The choir performs three thematic concerts annually in November, March and May. It also serves as the core choir for the Wisconsin Chamber Orchestra’s annual “Messiah” concert. (In the YouTube video at the bottom, you can hear the Festival Choir of Madison perform “The West Lake” by Chinese composer Chen Yi in 2019.)

Concert admission — general seating — is $10 for students, $15 for senior citizens, and $20 for adults, with tickets available at the door the day of the concert. Tickets can also be purchased online at: https://www.brownpapertickets.com/event/4383496

To learn more about the choir and see details about its May 16 performance of Mozart’s Requiem, visit: www.festivalchoirmadison.org

 


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Classical music: FREE percussion, brass and wind concerts are featured this week at the UW-Madison

March 9, 2020
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By Jacob Stockinger

In the week before Spring Break, the Mead Witter School of music at the UW-Madison will feature FREE concerts of percussion, brass and wind music.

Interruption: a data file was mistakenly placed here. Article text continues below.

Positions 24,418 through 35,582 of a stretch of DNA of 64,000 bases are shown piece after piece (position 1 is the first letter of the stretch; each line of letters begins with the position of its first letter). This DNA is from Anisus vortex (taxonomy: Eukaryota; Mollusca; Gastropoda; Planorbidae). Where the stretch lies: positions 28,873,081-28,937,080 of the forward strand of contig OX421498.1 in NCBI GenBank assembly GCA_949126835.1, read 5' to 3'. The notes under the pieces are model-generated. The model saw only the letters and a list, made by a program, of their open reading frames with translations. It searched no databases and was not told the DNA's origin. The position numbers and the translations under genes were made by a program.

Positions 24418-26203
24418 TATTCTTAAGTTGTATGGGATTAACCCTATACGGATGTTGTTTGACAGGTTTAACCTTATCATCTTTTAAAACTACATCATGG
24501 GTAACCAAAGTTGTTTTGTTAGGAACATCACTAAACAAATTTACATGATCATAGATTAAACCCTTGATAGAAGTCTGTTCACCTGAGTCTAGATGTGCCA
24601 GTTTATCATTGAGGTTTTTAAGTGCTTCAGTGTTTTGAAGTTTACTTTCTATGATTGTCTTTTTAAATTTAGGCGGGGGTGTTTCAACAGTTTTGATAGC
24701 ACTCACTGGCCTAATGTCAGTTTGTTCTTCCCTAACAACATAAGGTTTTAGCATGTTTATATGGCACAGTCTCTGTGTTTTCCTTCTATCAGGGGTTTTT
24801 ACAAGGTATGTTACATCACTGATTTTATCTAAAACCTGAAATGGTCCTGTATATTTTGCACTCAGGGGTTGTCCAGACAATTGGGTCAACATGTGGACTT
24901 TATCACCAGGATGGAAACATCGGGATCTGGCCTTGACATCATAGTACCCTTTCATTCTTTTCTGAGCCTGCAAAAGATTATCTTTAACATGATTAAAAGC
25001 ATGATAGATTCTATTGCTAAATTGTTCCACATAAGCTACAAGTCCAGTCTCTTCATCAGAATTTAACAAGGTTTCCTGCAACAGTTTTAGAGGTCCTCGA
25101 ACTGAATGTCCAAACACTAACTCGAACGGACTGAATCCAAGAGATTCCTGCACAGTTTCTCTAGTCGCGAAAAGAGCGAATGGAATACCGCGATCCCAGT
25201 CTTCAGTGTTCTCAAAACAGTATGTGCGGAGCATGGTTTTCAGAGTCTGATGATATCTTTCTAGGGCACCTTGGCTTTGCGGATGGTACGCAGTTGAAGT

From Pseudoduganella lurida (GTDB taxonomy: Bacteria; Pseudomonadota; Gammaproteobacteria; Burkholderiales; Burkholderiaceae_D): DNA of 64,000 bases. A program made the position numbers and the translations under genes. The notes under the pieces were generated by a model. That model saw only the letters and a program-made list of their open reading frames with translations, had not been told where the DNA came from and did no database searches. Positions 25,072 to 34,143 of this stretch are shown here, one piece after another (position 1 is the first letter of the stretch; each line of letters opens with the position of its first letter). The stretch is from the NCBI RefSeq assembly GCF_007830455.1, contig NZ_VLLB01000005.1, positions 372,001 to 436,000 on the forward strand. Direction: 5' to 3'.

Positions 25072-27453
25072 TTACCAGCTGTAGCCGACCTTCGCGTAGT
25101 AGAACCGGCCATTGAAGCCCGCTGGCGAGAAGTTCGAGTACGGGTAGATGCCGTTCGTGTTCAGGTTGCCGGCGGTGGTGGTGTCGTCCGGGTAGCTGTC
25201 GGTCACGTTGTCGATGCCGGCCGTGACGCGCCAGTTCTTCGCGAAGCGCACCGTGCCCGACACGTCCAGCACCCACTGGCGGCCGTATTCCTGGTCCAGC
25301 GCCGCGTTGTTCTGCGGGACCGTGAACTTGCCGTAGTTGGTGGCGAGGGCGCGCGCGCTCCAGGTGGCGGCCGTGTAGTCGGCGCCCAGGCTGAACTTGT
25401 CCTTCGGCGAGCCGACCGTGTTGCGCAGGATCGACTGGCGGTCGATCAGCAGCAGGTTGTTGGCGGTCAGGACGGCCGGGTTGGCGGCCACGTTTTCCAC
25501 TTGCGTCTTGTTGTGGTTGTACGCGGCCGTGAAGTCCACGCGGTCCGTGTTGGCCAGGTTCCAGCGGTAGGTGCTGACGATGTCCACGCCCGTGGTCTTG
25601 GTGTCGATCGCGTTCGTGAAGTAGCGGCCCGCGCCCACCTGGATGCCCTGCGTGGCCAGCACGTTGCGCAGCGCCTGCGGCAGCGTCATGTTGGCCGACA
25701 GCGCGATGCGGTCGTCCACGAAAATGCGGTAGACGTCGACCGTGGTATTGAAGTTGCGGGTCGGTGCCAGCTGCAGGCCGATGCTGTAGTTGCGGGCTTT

TUESDAY, MARCH 10

At 7:30 p.m. in the Collins Recital Hall of the new Hamel Music Center, 740 University Ave., the percussion department will give a FREE recital. No program is listed.

WEDNESDAY, MARCH 11

At 7:30 p.m. in Collins Recital Hall, guest percussionist-composer Mark Stone (below) will give a FREE solo recital of original compositions for mbira and gyil.

The program will include music for the newly invented array mbira, an American-made 120 key lamellaphone. Stone will also share music composed for the Dagara gyil, a xylophone from Ghana as well as mbira traditions of South Africa and Uganda.

Also on Wednesday night at 8 p.m. in the Mead Witter Foundation Concert Hall, the acclaimed Wisconsin Brass Quintet will give a FREE faculty recital.

The program is: